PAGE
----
Driving in winter is always a challenge, with rain, wind, icy patches and lower temperatures. It can be difficult to avoid accidents when driving in these conditions – which is why it’s important to follow these ten tips if you want to stay safe on the roads this winter!
It goes without saying that it is a good idea to drive slowly and carefully in all weathers and all seasons, but driving at high speeds is even more dangerous during winter conditions. Always reduce your speed by around 10% than you would usually travel to allow for any cars that might brake suddenly in front of you, even if it means you’re driving under the speed limit.
Avoid Blind Spots
When your car’s windows are covered in snow or ice, make sure to keep an eye out for anyone trying to merge onto the road from a lane that is on the other side of yours. You need to be able to see what is happening behind and around your vehicle so you can safely change lanes when needed. It may also help at times during winter weather conditions when visibility is limited if you use headlights dimmer than usual so that they shine only as far ahead of the car as possible. This will give drivers who might be coming up quickly from behind plenty of advance warning and won’t blind them with too much glare either!
Pay Attention to Your Surroundings
Always lookout for icy patches and avoid braking suddenly. If your car starts sliding, you should try to maintain a straight line of travel as much as possible by steering in the direction that will reduce the chance of hitting something or someone – this is called “steer straight towards the skid”. Lastly, if there’s no choice but to brake hard, always apply pressure gradually rather than abruptly. That way, you’ll have time before coming into contact with whatever might be ahead!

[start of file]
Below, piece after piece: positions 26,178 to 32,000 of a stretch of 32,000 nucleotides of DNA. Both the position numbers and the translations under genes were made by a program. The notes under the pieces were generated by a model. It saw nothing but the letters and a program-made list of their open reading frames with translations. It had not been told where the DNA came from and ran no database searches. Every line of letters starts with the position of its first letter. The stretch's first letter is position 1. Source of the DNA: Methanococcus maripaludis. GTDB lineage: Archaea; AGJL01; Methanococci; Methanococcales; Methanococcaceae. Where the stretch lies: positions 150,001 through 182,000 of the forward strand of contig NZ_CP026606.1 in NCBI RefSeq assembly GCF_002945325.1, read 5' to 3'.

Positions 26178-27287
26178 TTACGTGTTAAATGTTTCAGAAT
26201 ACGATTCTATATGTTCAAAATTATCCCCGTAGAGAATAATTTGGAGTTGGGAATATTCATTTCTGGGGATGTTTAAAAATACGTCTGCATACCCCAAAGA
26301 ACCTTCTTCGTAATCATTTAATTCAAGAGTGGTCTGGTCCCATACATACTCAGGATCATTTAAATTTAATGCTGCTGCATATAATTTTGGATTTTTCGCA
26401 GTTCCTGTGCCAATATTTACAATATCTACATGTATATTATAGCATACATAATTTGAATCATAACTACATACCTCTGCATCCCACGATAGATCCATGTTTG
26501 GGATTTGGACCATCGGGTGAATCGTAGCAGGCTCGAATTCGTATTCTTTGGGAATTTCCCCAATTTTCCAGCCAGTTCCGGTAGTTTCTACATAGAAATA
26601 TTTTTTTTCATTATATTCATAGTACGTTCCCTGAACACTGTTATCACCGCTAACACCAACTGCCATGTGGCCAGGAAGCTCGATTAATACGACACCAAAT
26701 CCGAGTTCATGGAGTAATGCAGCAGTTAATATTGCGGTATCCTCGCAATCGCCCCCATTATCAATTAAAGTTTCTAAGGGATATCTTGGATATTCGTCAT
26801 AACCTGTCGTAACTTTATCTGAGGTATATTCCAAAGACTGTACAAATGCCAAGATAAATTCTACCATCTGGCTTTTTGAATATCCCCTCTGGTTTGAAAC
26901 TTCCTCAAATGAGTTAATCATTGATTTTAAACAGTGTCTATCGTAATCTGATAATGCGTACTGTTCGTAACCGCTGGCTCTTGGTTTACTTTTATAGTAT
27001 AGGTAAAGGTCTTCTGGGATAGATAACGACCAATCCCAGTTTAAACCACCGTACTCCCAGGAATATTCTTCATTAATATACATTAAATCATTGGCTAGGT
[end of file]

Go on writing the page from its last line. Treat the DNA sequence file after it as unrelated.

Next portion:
Avoid Distractions While Driving
Don’t make the mistake of thinking that it’s safe to check your phone, answer a text message or take a selfie while you’re driving. It takes about three seconds for the human eye to refocus on an object after looking away from it – and at 90 km/h, this is equivalent to more than 170 metres! Not only could you end up in trouble with the police, but distracted drivers are 23 times more likely to be involved in crashes.
Know Your Car’s Capabilities and Be Prepared
Before heading out on a winter weather drive, check your car manual to know the maximum speed it can achieve in different conditions. When driving in icy or snowy roads, you should only go as fast as the vehicle can handle – if not slower than that. Also, make sure you are prepared with emergency items like jumper cables and blankets, just in case!
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